“I kept telling (Dianne Warren), ‘I’m not trying to be difficult, it’s just that I’m a songwriter, and I have a different view of what I want to play at my shows. It’s not this.’ ... She’s a huge name, but at that point in my life and career, I had hit the wall ... It was so much about image and building this persona. I just didn’t have that in me.” Edwin mccain, singer-songwriter
South Carolina singer-songwriter Edwin McCain experienced huge mainstream pop music success with a pair of heartfelt late 1990s ballads, “I’ll Be” and “I Could Not Ask for More.”
“I’ll Be,” a song from McCain’s 1997 album, “Misguided Roses,” remains perennially popular, especially at weddings.
“Every year the song becomes new again,” he says. “It’s so crazy to be that lucky, to have a song that just keeps going and going and going.”
McCain wrote “I’ll Be” and most of his other songs. Pop tunesmith Diane Warren, however, composed “I Could Not Ask for More.” Offered the song by his record company, Atlantic, McCain initially rejected it. He didn’t even know who Warren was.
Warren’s emotion-packed hits include Celine Dion’s “Because You Loved Me” and “If You Asked Me To,” Toni Braxton’s “Un-Break My Heart,” Aerosmith’s “I Don’t Want to Miss a Thing” and LeAnn Rimes’ “How Do I Live.”
“But I was like, ‘Who’s Diane Warren?’” McCain recalls. “‘You don’t know who Diane Warren is?’ ‘No.’ ‘She’s the biggest hit songwriter on Earth.’ ‘Wow, tell her thanks, but no thanks. I’ve got lots of my own songs.’”
But Atlantic Records wasn’t going to let the chance for another hit sung by McCain slip.
“They came back and said, ‘OK, we’ll pay you to sing it for a soundtrack.’ So we cut it and I didn’t think anything else about it.’”
After a single radio station played the Warren-penned “I Could Not Ask for More,” the song quickly spread.
“Somebody put it on the air and it just took off,” McCain says. “And then Atlantic put it on my record and released it. At the time, I felt like I’d been duped. But they knew better than I did. It’s great, because it’s another song people know me by.”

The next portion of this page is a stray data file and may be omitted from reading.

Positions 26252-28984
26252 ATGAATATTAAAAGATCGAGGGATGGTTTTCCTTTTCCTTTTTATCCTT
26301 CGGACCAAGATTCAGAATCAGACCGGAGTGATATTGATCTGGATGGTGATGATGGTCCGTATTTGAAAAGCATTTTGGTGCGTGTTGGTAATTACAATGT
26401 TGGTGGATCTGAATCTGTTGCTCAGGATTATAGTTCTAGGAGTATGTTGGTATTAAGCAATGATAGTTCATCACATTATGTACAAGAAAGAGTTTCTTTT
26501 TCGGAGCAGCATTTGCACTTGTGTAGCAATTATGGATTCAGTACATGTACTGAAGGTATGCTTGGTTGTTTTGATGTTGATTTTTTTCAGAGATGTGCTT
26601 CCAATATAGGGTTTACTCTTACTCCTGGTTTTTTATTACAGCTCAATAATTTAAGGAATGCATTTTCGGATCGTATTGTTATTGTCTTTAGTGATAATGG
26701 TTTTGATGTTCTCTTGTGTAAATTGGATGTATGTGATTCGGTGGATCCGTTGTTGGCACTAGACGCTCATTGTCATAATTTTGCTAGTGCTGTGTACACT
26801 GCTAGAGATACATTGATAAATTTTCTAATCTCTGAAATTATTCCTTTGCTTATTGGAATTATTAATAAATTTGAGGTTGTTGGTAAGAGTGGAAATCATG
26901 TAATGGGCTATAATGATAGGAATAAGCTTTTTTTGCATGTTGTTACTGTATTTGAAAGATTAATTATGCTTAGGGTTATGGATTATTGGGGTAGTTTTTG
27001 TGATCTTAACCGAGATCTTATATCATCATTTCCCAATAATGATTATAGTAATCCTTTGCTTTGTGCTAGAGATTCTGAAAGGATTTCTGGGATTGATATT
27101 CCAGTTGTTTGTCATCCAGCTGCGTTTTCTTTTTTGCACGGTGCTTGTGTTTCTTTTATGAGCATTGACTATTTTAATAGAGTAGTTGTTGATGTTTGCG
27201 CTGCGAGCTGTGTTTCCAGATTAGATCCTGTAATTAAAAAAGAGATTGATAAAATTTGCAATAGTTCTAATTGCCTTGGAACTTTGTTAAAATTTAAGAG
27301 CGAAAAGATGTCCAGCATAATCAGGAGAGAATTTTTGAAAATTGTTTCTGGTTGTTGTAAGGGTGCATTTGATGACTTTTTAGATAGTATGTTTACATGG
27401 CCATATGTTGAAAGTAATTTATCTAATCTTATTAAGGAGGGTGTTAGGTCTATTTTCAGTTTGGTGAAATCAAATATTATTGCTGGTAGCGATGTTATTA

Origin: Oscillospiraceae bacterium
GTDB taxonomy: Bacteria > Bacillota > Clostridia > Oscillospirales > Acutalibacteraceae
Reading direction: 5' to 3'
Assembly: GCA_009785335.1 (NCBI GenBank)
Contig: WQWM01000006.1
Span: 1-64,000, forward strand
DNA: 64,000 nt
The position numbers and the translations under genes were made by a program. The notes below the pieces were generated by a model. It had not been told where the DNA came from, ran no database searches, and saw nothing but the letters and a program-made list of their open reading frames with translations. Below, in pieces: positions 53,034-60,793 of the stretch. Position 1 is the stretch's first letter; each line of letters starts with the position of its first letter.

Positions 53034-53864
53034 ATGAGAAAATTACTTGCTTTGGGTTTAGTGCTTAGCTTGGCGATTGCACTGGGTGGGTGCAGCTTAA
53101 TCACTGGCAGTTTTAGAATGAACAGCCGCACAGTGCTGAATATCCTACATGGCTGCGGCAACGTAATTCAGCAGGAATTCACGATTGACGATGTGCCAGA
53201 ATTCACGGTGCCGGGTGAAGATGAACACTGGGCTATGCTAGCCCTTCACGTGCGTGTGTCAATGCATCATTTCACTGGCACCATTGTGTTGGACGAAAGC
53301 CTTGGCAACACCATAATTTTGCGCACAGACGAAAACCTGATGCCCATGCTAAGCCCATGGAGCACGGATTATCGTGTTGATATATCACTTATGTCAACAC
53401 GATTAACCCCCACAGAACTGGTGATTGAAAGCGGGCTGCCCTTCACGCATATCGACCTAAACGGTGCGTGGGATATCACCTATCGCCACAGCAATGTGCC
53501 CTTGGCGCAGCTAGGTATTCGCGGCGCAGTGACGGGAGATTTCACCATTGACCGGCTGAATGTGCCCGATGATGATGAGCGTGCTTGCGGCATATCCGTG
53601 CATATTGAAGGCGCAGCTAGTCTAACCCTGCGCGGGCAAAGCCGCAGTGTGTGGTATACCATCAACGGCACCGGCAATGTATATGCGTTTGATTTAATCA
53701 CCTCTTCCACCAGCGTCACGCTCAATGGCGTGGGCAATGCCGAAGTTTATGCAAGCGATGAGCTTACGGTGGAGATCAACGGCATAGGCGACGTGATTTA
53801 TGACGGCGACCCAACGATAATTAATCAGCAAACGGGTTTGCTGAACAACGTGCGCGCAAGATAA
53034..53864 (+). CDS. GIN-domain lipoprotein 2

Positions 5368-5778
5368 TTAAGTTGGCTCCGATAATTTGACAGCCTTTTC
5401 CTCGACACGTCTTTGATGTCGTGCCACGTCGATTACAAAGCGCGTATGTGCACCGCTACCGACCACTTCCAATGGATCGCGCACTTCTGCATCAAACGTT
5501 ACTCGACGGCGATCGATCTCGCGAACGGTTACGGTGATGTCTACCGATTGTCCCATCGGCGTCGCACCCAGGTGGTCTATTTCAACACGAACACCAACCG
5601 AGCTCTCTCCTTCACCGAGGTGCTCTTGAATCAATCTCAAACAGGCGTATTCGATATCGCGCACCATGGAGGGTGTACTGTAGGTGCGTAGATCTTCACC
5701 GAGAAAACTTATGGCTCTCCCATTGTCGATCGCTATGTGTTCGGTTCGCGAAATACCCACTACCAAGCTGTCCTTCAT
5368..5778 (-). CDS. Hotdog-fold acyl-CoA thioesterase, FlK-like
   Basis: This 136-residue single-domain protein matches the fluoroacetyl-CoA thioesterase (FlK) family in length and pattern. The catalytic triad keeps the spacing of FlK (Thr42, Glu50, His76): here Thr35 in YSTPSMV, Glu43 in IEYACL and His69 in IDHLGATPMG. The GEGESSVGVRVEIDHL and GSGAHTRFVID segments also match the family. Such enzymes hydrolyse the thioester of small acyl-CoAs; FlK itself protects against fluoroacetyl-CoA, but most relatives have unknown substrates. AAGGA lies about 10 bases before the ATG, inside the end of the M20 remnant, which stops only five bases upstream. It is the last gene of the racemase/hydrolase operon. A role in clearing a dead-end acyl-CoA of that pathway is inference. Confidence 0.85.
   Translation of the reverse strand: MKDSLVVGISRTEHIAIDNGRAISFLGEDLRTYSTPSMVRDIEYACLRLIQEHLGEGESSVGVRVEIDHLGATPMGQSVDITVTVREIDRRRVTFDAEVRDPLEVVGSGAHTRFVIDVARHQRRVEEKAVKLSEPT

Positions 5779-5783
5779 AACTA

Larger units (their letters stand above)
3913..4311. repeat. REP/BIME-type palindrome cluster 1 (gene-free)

In the present, McCain is glad that he recorded “I Could Not Ask for More,” but back then he refused to record another of Warren’s compositions.
“I kept telling her, ‘I’m not trying to be difficult, it’s just that I’m a songwriter, and I have a different view of what I want to play at my shows. It’s not this.’”
“She’s a huge name,” he explains these dozen or so years later, “but at that point in my life and career, I had hit the wall with the whole pop music and the big record industry thing. It was so much about image and building this persona. I just didn’t have that in me.”
McCain asked for and received a release from his Atlantic Records contract.
“I went happily back to playing my acoustic songs,” he says. “It’s been great ever since. For me, it was really about deciding to be happy. There’s a difference between making financial decisions and making the decision to be honest with what you love.
“I don’t have deadlines. I don’t force myself to write about things that I don’t care about. Most everything is a story from my life. And I have time to live my life long enough to find something anecdotal that makes sense in a song or is just another part of the story.”
Now a 43-year-old father of three young children, McCain and his family live in his hometown of Greenville. Enjoying time at home, he no longer performs more than 300 shows a year.
“We go out for long weekends,” he says. “We don’t find ourselves in that month-on-the-road kind of vibe.”
His songs have changed, too.
“In my 20s, I wrote with these idealistic, change-the-world themes. Now I write songs about the little handprint that my 4-year-old daughter left on the Sheetrock. I find the poetry in the little stuff now. I think it’s a part of growing up. You realize the things that you’re truly capable of and find the joy in that.”